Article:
Mount Kenya National Park, the perfect place to relax on Kenya safari.


Mount Kenya National Park.

The Mount Kenya Park is the perfect place to relax after a dusty safari and get a different take on Kenya, particularly as it is located between some of Kenya's top national parks: Aberdare, Samburu and Meru. According to the Kikuyu folklore, it is the home of the Supreme Being: Ngai, a name also used by the Maasai and Kamba to describe God. In traditional prayers and sacrifices, Ngai is addressed by the Kikuyu as Mwene Nyaga: Possessor of Brightness.

At a giddy 5199m Mount Kenya dominates the Central Highlands. It is Africa's second highest mountain, formed by a series of volcanic eruptions. It probably once had a crater not unlike Mount Kilimanjaro's, but erosion has sheared this down to a series of peaks. The mountain above the forest line is a national park and it supports rain forest and dense thickets of bamboo, while higher up the flora changes dramatically: moorland and giant lobelia and heather.


The forests are home to elephants, buffalo, monkeys, antelope and giant forest hog. The bird life around the mountain is also prolific, ranging from huge eagles to multicolored sunbirds.

There are three peaks, Point Lenana can be reached by most relatively fit people, but the other two are only accessible to mountaineers with technical skills. Mount Kenya was first climbed in 1899 by Sir Halford McKinder and today is a popular peak to conquer. For the adventurous and outdoorsy types there are a variety of hiking and mountain climbing trails to choose from.

Spectacular scenery is an important aspect of the Mount Kenya Park, with lovely lakes, tarns, glaciers, peaks and natural mineral springs in the area. The vegetation naturally varies according to the height. Dry upland forests are found in the lower slopes, which change to montane forest from 2,000m upwards. This forest generally consists of cedar and podo trees. The vegetation changes to a thick bamboo forest at around 2,500m which, in turn, changes to the upper forest of smaller trees and high altitude moss.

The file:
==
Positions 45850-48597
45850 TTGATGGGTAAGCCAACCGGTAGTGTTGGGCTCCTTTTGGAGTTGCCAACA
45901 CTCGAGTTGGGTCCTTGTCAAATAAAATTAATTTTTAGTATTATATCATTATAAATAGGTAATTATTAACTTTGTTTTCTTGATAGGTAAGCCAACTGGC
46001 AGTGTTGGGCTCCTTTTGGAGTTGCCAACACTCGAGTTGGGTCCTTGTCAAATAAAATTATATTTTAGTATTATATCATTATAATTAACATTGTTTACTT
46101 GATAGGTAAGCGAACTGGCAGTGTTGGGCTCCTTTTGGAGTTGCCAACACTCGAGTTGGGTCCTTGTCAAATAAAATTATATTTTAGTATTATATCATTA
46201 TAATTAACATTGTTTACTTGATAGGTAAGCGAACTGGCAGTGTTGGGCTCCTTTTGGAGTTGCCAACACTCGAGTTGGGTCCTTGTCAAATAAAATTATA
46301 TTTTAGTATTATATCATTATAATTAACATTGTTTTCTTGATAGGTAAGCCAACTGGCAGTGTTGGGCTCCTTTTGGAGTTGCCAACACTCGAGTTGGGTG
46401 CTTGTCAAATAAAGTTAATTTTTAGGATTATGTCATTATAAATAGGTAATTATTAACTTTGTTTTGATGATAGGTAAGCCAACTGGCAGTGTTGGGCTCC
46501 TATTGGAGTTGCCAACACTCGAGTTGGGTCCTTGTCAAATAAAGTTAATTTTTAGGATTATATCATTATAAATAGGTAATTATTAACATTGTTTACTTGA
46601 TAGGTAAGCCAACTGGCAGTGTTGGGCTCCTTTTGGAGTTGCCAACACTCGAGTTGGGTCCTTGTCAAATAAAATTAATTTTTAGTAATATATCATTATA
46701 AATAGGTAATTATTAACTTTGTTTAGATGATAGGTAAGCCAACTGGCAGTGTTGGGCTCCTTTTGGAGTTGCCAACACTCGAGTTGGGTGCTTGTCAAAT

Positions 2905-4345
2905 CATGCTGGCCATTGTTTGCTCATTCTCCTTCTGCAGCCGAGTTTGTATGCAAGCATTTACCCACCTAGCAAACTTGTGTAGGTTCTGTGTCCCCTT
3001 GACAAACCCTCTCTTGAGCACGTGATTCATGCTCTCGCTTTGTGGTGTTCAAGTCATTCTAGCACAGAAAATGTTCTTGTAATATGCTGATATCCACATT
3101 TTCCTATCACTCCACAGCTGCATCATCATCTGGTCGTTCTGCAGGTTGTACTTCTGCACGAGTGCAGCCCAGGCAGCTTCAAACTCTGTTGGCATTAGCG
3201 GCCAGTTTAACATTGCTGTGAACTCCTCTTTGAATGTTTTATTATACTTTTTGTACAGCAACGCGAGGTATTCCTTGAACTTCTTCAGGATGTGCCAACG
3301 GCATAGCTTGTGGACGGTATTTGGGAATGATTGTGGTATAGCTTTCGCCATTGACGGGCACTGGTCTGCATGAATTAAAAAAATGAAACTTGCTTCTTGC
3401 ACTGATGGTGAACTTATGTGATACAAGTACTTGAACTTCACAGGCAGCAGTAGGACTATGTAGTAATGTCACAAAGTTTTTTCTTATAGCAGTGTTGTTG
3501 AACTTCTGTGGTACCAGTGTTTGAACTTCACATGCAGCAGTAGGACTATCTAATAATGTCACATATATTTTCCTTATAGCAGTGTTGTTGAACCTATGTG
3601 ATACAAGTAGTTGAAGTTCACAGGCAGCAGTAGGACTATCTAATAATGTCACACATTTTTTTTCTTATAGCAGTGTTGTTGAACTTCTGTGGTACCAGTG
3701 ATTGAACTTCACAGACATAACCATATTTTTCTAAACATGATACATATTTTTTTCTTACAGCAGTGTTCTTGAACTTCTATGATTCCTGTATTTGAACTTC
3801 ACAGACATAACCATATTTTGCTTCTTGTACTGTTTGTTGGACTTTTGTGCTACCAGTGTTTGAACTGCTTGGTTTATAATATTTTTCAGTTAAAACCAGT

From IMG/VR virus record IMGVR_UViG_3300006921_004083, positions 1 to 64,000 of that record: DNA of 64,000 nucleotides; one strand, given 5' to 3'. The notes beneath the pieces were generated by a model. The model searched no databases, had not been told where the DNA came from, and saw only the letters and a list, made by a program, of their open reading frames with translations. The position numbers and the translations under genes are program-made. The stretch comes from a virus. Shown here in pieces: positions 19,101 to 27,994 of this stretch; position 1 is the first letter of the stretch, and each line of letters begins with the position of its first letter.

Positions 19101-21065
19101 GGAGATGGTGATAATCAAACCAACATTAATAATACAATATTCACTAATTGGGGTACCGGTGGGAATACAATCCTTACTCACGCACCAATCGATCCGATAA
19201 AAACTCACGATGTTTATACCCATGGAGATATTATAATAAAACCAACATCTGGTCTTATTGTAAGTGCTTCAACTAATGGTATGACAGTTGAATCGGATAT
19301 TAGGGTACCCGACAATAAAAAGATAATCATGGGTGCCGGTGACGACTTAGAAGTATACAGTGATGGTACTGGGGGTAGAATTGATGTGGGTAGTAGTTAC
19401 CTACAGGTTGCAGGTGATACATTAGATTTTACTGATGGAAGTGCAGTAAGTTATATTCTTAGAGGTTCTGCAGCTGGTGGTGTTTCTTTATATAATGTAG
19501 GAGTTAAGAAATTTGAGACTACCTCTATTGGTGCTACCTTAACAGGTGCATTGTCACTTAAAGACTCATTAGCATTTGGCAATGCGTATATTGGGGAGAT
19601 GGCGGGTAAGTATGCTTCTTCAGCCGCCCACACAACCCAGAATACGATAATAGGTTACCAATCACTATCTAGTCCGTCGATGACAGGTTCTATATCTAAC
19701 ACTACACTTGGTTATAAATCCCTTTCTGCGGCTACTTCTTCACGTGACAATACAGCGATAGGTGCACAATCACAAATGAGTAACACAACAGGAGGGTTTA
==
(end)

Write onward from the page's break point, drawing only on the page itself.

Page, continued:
Visitors can observe a variety of plants of at least 11 species and animals including the black and white Colobus monkey, Sykes monkey, bushbuck, buffalo, and elephant. At lower altitudes, animals like the olive baboon, waterbuck, and black rhino, black fronted, duiker, leopard, giant forest hog, genet cat, bush pig and hyena are found.

A rare sighting is the elusive bongo, a forest antelope. Other endangered species found in the forests include the Sunni buck, Mt. Kenya Mole Shrew, skins (lizard), and different types of owls. The albino zebra is another less frequent sighting.

Surrounding Area

The Central Highlands, which contain Mount Kenya and the Aberdares, are the homelands of the Kikuyu people, who hold the mountain sacred. But the fertile soil and good climate also attracted European settlers, who snatched the land out from under the Kikuyu, resulting in the seething resentment which erupted as the Mau Mau Rebellion. Since independence the land occupied by the remaining whites has been much reduced and redistributed to the Kikuyu, and the land is now intensely cultivated by them and closely related Meru and Embu people.


For those safari enthusiasts who enjoy 'taking it easy' - Mount Kenya Safari Club is the place to stay. Mount Kenya Safari Club has been a Mecca for the rich and famous ever since it was founded in 1959. Set in beautifully manicured grounds, this is definitely the most sophisticated and romantic way to experience the area.

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